We now see the underlying intent to focus on domestic issues. The next step is to put the policy meat on the bone. This should be a gradual thing as we move toward September.
That will be easier communicate with politicians’ feet firmly planted on Australian soil.
Last year as I was out buying groceries I learnt of an amazing event unfolding in Canberra which seemed to take even the most seasoned political commentators by surprise. This was the resignation of much loved Speaker Harry Jenkins and the subsequent installation of Peter Slipper as Speaker. This event left the Coalition by surprise and many as it did many of their supporters and the general public. It also caused widespread anger from those in the same quarters. Anger at the decision and defection aside, no matter what party it is aimed at, the debate has now moved on to the actions of the new Speaker at the end of the first parliamentary sitting week of 2012.
I must say that I held very low hopes for a fair and balanced Question Time after the events of the last parliamentary sitting day in 2011. Notwithstanding the fact that the events would have caused the loud anger that ensued, it appeared that Coalition MPs would become the subject of a brutal political vendetta.
This seems to have changed this year and my expectations of the Slipper Speakership have subsequently become favourable to the Speakership. I say this as there have only been two ejections of Coalition MPs under the much loved Standing Order 94a during the 3 days of Question Time this week.
The new Speaker has also embarked upon instituting some parliamentary reforms of Question Time which I view with a reasonable level of favourability.
To further shorten the length of both questions and answers, further than those under the agreement beginning the “new paradigm” is a very positive development. This has seen the length of time allowed for answering a question in Question Time down to 30 seconds, 15 seconds shorter than under the previous agreement reached between the Government, Opposition and the rural Independents. Further, answers have been reduced by one whole minute, down to 3 minutes.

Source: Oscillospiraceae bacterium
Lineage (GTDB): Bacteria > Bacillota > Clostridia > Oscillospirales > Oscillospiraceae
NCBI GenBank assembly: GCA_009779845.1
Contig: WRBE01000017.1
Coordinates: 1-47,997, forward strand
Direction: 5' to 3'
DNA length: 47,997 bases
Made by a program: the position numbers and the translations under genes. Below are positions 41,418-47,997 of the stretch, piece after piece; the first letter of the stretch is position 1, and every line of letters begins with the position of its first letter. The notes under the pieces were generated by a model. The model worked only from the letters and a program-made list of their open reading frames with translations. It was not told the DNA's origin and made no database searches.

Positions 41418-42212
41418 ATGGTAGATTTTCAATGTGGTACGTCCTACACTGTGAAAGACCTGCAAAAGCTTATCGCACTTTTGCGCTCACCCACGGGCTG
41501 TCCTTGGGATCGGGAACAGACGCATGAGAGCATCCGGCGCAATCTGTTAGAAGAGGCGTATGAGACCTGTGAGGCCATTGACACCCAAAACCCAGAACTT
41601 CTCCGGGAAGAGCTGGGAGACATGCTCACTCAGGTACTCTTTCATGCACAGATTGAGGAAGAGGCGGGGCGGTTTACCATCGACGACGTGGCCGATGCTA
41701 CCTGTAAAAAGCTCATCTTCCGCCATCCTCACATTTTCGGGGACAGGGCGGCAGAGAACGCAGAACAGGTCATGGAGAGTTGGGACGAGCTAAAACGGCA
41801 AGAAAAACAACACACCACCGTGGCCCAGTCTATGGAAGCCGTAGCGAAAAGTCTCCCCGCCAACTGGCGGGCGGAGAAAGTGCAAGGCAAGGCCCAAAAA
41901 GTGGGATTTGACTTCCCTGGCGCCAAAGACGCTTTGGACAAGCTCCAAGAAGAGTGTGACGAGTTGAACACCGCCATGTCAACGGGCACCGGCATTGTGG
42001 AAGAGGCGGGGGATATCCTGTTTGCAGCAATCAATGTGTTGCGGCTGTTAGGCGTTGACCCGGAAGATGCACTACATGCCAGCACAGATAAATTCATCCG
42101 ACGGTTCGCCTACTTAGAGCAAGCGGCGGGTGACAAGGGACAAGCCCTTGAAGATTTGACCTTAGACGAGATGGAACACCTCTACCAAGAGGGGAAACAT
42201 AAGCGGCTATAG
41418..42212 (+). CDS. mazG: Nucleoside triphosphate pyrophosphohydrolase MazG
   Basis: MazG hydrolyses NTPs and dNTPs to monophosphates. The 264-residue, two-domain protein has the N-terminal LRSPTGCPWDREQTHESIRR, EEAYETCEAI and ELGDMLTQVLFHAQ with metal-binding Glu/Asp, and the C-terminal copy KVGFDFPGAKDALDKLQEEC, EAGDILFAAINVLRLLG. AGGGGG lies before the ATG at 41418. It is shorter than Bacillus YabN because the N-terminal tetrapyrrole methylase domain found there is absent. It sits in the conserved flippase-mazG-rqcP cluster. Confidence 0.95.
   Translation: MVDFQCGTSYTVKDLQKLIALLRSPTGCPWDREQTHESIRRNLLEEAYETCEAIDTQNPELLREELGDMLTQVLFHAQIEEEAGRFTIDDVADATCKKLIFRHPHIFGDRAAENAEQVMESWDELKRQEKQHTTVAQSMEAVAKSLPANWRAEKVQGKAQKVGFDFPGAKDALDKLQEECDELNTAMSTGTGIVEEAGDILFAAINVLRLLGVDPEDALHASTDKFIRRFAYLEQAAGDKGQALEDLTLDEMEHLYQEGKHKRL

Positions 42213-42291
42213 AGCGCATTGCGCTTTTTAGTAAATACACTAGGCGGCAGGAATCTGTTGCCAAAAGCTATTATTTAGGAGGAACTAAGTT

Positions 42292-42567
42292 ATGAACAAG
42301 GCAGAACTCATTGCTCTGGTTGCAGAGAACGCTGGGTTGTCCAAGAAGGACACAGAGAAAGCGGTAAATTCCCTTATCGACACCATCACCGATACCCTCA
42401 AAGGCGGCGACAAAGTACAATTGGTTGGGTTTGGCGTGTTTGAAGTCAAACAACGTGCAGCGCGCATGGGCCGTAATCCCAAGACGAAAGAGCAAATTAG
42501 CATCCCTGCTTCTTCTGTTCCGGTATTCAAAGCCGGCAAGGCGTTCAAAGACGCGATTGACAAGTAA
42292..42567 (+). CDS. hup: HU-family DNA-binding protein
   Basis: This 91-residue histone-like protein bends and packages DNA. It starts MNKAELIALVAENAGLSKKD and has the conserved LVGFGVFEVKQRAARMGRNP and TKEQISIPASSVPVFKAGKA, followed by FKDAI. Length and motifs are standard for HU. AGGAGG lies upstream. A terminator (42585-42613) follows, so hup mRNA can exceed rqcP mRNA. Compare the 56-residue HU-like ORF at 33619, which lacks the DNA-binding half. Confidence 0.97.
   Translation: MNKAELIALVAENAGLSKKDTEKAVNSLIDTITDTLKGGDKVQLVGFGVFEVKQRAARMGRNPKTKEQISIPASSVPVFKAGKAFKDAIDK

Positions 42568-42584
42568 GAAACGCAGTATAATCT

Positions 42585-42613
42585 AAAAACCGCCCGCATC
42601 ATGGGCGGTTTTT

Now, those who know me and what I stand for in relation to this area will know that I do not find this ideal, it is true, I think it could be reduced even further to cut down some of the rubbish which can all too often invade questions and answers. However, it must be said this is a positive development and not at all one I expected.
A further change under Peter Slipper as Speaker is the removal of a warning before the booting of an MP being too loud or un-parliamentary. This is neither here nor there. There are some circumstances where I believe more leeway should be granted, such as if a member is plainly being loud on one or a small number of occasions. There are plenty of times under any Speaker where some being loud are caught and others not so it is a bit unfair to them. On the other hand for more serious infractions such as language deemed inappropriate or for defying the Speaker then an automatic ejection is an entirely sensible outcome.
On renaming of the Main Committee, to the Federation Chamber, I see it as just a name change to part of our parliamentary democracy. It is if anything an homage to federation we are and in that way somewhat of a tribute to the founding fathers of our nation Australia.
There is no doubt the new Speaker is growing on me, in the performance of his new role anyway…